Following the sale, Christopher Mellor-Hill, Head of Client Liaison (Associate Director) of Dix, Noonan, Webb commented: “It is a fantastic result, with competition proving fierce amongst bidders from all over the globe. The price is not only reflective of the quality of the Victoria Cross and the story behind the award, but also reflective of the strength of the current market.”
Inkermann was one of the bloodiest and most desperate battles in British military history, when in darkness and through deep mist, the Russians launched a sudden and massive attack on the lightly defended British lines. Seaman Gorman declined the order to withdraw and leave the wounded, he proceeded to mount the defence works and, using the weapons of the disabled who he was protecting, helped repel the Russian advance ‘not trusting any Ivan to get in bayonet range of the wounded’ - his award was listed in the notable 24 February 1857 issue of the London Gazette containing the first ever awards of the Victoria Cross and his well documented later life confirms him to have been the first Australian resident to hold the V.C. This was one of three V.C’s awarded for this action – the other two are both held in the Lord Ashcroft Collection at the Imperial War Museum in London.
James Gorman was born in London in 1834, he was assigned at the age of 14 to the training ship H.M.S. Victory, Admiral Nelson’s former flagship, as a Boy Second Class, having been one of the first 200 boys to be accepted as apprentices into the Royal Navy. Later on in his Naval career, he saw service on the newly formed Australia Station, docking at Sydney on December 31, 1858 and January 1860 and also at Melbourne in March 1859. Returning to England, he was paid off at Sheerness in 1860, thus ending his 13 years of service in the Royal Navy, but chose to return to the antipodes, boarding the 755 ton free trader Fairlie at Plymouth, bound for Sydney, Australia, in 1863 – he remained in Australia for the rest of his life and was buried with military honours in the Church of England section of Balmain Cemetery (now Pioneers memorial Park, Leichhardt) in October 1882.
Seaman Gorman’s V.C was part of the Collection of the late Warwick George Cary (1949-2020). Cary was born at Engadine in the Sutherland Shire south of Sydney, New South Wales. He had always been a collector of something, but it was his love of medals that launched a whole new career for him. Joining the New South Wales State Emergency Service in 1982, he was appointed to be the Service’s inaugural State Protocol Officer in 2001. During his career, he was presented with numerous awards and also provided significant leadership in many major operations throughout the state, including the 2000 Sydney Olympics. The second part of Mr Cary’s Collection will be offered in DNW’s Medal sale in November. The Collection of 17 lots in todays sale fetched £449,438.
Also of significant interest in the sale was a collection of medals from the Charge of The Light Brigade. The most important being a group of five awarded to Major-General John Douglas, who commanded the 11th Hussars during the Crimean War, and led them in the Charge at Balaklava, which sold for £47,120 against an estimate of £15,000-20,000. John Douglas, who was born at Gartcraig, Lanarkshire, Scotland on April 25, 1811, joined the 61st Foot as an Ensign in 1829, immediately transferring to the 79th Foot. Advancing to Captain in 1839 he was invited, six months later, into the 11th Hussars. The following September, Douglas achieved a certain notoriety when acting as second to his commanding officer, John Thomas Brudenell, the 7th Earl of Cardigan, in his notorious duel with Captain Tuckett on Wimbledon Common.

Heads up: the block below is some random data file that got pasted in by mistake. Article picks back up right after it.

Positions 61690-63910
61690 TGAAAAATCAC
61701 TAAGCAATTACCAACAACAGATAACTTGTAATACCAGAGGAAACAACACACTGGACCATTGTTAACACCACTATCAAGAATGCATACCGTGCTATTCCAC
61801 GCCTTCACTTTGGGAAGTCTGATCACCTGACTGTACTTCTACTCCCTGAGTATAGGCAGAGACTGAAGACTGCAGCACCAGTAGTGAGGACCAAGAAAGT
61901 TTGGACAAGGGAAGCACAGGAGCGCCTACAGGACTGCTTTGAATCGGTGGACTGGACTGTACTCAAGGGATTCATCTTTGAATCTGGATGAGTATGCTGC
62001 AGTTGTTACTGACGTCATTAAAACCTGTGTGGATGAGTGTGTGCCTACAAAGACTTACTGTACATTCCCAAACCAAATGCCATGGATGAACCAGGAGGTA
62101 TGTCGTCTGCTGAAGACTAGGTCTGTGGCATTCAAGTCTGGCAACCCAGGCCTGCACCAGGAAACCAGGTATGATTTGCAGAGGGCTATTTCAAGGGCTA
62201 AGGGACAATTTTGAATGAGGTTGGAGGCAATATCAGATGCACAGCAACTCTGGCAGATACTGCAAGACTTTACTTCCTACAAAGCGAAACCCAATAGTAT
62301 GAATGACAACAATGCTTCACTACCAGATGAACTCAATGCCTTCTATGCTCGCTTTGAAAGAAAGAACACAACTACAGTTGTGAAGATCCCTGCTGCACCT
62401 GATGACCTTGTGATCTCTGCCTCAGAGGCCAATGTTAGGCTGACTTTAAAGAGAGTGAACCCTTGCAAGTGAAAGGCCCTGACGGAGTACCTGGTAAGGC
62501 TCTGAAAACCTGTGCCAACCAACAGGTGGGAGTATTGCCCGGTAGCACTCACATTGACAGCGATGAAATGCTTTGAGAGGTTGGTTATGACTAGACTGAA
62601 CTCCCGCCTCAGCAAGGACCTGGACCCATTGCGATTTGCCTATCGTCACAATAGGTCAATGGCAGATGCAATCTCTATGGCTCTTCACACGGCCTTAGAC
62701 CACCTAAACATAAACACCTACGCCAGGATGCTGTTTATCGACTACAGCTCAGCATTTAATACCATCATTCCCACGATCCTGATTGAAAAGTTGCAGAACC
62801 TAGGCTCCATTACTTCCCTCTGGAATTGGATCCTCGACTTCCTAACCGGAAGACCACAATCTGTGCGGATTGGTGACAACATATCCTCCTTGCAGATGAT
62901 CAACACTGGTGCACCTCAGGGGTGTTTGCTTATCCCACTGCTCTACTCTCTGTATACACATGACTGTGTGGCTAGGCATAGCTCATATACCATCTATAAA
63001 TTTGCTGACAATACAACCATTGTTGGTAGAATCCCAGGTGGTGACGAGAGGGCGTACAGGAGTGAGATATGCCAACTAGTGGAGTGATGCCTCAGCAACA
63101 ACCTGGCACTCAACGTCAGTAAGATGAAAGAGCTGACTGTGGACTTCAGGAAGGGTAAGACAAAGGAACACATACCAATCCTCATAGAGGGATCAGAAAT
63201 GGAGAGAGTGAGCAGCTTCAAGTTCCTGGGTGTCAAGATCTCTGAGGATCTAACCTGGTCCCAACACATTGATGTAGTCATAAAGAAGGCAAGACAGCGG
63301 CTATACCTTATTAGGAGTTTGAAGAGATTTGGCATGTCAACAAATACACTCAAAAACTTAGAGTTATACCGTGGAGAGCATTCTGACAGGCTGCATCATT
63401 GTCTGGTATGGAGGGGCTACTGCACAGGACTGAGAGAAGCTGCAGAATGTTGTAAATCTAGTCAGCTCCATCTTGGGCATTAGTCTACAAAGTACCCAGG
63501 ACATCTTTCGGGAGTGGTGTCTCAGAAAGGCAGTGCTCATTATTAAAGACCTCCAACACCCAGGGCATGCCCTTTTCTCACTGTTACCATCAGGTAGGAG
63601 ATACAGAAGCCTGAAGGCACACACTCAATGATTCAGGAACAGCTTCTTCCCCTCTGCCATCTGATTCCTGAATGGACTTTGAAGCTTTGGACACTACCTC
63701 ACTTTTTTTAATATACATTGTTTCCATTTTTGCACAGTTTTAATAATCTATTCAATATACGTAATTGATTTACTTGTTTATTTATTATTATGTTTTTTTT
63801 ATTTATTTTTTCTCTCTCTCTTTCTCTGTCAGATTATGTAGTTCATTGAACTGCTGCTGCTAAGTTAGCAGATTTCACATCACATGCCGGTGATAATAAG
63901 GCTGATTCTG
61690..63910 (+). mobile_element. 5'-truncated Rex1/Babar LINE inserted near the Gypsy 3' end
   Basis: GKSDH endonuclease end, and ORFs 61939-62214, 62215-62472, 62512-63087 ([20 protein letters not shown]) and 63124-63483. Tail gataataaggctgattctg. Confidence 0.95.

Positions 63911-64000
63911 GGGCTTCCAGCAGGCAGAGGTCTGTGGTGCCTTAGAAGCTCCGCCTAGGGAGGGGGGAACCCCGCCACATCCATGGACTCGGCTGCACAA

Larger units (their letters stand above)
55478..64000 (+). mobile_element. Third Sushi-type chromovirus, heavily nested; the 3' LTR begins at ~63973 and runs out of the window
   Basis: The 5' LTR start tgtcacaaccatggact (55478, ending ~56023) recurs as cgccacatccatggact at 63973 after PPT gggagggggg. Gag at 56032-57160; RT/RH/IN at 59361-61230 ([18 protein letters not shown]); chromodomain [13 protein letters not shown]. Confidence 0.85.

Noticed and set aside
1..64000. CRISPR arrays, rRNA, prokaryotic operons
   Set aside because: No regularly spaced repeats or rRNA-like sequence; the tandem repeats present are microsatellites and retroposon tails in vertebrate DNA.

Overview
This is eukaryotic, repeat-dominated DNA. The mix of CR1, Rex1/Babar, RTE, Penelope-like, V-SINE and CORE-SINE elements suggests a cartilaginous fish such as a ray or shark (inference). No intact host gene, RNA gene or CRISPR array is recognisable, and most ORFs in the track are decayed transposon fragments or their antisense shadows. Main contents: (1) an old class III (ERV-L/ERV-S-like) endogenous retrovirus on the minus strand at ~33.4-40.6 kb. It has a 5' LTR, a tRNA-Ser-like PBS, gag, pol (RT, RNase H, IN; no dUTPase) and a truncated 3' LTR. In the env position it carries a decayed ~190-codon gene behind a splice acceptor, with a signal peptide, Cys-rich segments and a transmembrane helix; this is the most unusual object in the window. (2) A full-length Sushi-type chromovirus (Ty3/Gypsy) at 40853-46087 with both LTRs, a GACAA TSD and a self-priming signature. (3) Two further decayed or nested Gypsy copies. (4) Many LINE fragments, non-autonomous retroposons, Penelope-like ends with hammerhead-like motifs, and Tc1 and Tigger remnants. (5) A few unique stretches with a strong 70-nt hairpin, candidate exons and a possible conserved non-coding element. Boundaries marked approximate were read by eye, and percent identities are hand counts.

Following the sale, Mr Mellor-Hill noted: “This is arguably the finest Light Brigade group of medals to appear at public auction for over a decade. Commanding officers groups rarely come on to the market, and when they do they are keenly contested as was certainly proved by Major-General Douglas’ medals.”
***Please note that these prices include Buyers Premium (24%)***
FORTHCOMING SALES AT DNW
WEDNESDAY, OCTOBER 28 – BRITISH, IRISH AND WORLD BANKNOTES
TUESDAY, NOVEMBER 3 – COINS AND HISTORICAL MEDALS
THURSDAY, NOVEMBER 12 - ORDERS, DECORATIONS, MEDALS AND MILITARIA
TUESDAY, NOVEMBER 17 – THE COLLECTION OF BRITISH TOKENS FORMED BY JOHN ROSE TUESDAY, NOVEMBER 24 – JEWELLERY, WATCHES, ANTIQUTIES & OBJECTS OF VERTU
TUESDAY & WEDNESDAY, DECEMBER 1 & 2 – COINS, TOKENS AND HISTORICAL MEDALS
THURSDAY, DECEMBER 10 - ORDERS, DECORATIONS, MEDALS AND MILITARIA
Free online bidding is available is www.dnw.co.uk
For more information, please call 020 7016 1700
DNW are on Social Media
NOTES TO EDITORS:
Dix Noonan Webb – a brief history
In 1991, its first year of trading, the company held three medal auctions and sold 1,200 lots for a total hammer price of £553,000. Two years later it opened a coin department which also auctions commemorative medals and tokens and in 2015 DNW added jewellery to its sales calendar. In 2018, it set up a standalone banknotes department and expanded into premises next door. In the same year, DNW achieved a total hammer price of £11,676,580 and the total number of lots across all departments was 20,273. To date the company has sold in excess of 300,000 lots totalling £155 million.
For further press information and images please contact:
Rachel Aked - Tel: 07790732448/ Email: Rachel@rachelaked.co.uk